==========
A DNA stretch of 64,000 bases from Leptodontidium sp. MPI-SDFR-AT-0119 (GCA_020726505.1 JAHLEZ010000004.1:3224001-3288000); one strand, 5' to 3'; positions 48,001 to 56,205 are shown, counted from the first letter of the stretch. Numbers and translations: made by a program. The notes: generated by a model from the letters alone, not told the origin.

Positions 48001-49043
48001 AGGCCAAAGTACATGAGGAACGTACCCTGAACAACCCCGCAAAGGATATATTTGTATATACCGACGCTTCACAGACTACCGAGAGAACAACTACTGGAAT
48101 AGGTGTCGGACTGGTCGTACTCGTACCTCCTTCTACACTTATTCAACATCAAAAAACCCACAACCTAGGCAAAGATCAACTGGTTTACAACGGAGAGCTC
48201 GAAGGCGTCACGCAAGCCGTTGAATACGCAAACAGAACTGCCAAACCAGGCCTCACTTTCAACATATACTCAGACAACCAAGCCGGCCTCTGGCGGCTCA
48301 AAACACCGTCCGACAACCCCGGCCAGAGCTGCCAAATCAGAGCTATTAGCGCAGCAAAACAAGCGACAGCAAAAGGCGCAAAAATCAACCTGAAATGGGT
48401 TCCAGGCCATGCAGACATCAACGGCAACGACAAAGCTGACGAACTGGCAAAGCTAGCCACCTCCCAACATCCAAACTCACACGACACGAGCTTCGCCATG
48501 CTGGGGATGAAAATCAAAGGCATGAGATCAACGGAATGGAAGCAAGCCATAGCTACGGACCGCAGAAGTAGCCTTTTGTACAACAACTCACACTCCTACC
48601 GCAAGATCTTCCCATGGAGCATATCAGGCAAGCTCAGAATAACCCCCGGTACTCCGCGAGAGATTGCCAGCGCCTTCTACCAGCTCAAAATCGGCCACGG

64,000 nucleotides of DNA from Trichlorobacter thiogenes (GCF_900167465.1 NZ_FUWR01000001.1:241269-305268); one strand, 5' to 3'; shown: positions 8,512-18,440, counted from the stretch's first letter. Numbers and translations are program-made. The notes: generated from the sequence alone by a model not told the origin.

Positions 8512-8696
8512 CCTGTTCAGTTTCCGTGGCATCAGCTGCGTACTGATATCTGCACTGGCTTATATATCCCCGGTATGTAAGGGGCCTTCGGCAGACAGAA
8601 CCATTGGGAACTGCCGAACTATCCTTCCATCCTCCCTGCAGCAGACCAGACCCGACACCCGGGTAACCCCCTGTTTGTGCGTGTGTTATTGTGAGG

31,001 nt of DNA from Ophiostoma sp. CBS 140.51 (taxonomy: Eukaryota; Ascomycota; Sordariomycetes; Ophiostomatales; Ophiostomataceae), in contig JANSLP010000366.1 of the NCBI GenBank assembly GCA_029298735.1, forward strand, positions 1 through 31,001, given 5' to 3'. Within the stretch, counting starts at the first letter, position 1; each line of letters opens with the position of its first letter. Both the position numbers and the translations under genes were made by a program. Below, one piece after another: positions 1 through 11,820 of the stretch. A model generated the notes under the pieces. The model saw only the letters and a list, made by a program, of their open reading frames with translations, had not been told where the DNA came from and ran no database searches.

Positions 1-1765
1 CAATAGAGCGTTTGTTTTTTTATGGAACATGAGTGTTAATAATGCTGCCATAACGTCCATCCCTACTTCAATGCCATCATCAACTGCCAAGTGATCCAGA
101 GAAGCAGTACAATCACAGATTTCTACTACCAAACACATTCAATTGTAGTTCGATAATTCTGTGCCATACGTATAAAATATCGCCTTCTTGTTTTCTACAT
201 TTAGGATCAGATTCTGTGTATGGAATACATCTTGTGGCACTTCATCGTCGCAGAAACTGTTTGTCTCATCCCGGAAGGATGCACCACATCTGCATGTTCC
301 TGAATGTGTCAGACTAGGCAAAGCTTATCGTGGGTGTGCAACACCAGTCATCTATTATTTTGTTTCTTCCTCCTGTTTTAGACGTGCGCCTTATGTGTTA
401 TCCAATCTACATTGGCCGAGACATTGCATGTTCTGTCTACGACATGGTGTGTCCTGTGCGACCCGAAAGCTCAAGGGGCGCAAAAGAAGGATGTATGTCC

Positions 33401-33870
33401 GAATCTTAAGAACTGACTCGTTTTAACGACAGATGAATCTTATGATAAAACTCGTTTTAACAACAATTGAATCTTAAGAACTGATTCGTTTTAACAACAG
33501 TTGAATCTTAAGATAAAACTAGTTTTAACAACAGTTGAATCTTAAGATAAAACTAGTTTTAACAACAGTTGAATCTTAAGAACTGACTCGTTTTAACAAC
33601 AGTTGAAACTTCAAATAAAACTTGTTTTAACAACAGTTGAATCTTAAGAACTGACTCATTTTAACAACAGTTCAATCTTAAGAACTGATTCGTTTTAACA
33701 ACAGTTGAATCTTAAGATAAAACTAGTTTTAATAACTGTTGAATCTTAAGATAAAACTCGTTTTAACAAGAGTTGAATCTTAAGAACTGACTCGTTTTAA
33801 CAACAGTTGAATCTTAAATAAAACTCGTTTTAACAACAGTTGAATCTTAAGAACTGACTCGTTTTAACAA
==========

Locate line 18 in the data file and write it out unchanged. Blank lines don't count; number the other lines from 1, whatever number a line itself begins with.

201 TTAGGATCAGATTCTGTGTATGGAATACATCTTGTGGCACTTCATCGTCGCAGAAACTGTTTGTCTCATCCCGGAAGGATGCACCACATCTGCATGTTCC